A possible internal investigation into Sedgwick County commissioners is still on hold.
The next steps could be decided soon now that the federal trial of Commissioner Michael O’Donnell is over. A jury acquitted O’Donnell Monday of nearly all charges related to his state and county campaigns.
County commissioners voted in October to open an investigation into commissioner conduct once a personnel review was completed. Former Commissioner Richard Ranzau had accused some commissioners of misconduct and unethical behavior for incidents that happened in the past two years.
Interim County Counselor Mike Pepoon presented a scope for the investigation — developed by Ranzau and commission Chairman David Dennis — at a January county staff meeting. Pepoon told commissioners he had questions about the process of an inquiry.
"Who do we have to investigate it? Do we use an attorney?" he asked. "What is the purpose of this report? Is it an internal document that we want to use for self-improvement? Is it something we want the public to have access to?"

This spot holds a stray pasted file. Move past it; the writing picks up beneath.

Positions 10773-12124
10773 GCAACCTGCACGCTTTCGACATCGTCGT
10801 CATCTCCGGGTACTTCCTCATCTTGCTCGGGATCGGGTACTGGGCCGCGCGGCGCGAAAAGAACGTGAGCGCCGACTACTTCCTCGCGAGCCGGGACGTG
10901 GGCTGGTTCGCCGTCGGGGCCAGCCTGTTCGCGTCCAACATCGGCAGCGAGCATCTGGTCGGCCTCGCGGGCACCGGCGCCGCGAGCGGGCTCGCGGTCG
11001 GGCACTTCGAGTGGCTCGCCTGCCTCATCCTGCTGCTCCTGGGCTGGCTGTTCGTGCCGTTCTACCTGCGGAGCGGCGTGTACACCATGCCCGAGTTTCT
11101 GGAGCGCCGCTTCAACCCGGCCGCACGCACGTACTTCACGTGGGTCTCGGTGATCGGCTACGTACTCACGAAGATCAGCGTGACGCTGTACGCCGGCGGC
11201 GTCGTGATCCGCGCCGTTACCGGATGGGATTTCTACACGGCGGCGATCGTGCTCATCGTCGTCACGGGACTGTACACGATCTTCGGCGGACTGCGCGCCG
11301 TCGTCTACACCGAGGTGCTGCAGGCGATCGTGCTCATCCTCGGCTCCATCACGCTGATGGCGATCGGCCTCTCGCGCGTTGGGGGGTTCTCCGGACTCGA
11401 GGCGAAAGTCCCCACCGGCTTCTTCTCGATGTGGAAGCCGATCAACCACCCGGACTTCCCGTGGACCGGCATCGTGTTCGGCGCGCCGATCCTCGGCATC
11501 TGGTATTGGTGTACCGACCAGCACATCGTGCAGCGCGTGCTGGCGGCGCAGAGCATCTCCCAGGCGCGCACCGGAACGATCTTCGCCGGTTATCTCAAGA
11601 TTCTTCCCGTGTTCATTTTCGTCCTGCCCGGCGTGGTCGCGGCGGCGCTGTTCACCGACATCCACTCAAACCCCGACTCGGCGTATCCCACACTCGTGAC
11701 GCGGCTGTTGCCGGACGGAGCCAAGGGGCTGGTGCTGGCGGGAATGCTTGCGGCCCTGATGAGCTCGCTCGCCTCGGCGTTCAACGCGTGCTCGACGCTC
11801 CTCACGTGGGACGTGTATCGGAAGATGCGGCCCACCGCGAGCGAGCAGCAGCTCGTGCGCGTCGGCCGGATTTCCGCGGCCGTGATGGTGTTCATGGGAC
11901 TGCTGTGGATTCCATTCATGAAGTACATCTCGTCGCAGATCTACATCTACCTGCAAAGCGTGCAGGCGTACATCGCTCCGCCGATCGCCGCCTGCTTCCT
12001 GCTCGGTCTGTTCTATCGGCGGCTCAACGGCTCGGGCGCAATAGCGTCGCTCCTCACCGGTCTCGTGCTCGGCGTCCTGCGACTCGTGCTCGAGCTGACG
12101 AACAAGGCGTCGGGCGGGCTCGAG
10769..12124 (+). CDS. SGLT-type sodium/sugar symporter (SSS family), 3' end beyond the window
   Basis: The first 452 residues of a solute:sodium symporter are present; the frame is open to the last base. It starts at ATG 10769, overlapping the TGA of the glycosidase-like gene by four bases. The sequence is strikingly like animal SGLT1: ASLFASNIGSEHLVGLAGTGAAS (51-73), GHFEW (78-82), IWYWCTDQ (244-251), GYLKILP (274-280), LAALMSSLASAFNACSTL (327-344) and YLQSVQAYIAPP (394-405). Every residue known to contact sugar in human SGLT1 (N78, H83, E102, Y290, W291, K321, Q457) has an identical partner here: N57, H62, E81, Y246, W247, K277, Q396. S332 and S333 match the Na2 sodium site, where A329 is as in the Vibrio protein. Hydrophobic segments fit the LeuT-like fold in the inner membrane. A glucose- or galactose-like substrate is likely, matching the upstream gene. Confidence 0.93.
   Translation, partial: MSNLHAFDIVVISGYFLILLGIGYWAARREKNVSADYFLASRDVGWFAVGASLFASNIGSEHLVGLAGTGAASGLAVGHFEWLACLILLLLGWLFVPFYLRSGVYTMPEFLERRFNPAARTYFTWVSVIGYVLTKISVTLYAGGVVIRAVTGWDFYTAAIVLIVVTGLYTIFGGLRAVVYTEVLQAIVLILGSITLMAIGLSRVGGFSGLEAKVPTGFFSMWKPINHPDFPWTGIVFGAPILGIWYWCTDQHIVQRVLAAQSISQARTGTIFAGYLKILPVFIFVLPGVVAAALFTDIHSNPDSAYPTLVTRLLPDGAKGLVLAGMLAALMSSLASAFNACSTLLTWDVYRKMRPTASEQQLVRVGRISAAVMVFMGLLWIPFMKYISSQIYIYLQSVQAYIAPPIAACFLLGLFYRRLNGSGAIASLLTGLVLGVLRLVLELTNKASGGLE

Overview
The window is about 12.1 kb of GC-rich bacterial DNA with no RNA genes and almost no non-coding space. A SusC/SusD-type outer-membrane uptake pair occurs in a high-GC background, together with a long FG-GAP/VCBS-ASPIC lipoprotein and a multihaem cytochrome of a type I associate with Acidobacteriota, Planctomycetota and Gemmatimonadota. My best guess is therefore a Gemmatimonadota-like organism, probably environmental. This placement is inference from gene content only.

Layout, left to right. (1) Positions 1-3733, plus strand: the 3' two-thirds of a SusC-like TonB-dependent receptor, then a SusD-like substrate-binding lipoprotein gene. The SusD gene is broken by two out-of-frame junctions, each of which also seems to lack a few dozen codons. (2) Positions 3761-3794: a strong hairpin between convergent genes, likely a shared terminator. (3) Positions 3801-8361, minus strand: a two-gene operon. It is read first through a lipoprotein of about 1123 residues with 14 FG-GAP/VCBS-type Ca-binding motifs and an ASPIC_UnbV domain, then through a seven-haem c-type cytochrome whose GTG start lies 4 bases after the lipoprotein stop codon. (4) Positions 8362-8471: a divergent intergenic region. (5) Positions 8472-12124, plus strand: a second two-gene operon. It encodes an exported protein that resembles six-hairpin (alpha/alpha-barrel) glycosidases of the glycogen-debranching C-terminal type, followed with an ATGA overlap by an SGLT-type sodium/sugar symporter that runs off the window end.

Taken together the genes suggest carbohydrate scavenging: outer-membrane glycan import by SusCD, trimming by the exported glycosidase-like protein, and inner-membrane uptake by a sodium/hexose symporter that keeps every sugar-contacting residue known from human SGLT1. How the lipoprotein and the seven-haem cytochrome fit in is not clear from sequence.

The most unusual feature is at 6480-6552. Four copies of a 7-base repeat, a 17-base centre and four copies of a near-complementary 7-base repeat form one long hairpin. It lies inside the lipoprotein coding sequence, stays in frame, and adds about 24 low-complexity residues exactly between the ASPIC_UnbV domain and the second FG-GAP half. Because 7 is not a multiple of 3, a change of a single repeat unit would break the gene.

Commissioners directed Pepoon to research options and get a cost estimate. So far, he has not made any recommendations.
Sedgwick County paid nearly $90,000 to an outside attorney last fall for the personnel review into county leadership. The personnel review took about three weeks and included more than 100 hours of interviews with at least 45 current and former county employees. No further details on the results of the investigation have been released.
Shortly after they received a report on the personnel review, commissioners reached resignation settlements with two top county leaders — former County Counselor Eric Yost and former County Manager Mike Scholes.
During that time, commissioners approved and adopted their first code of ethical conduct in November. The code suggests appropriate commissioner behavior, accountability and ethical standards but does not include any punitive action if standards are not followed.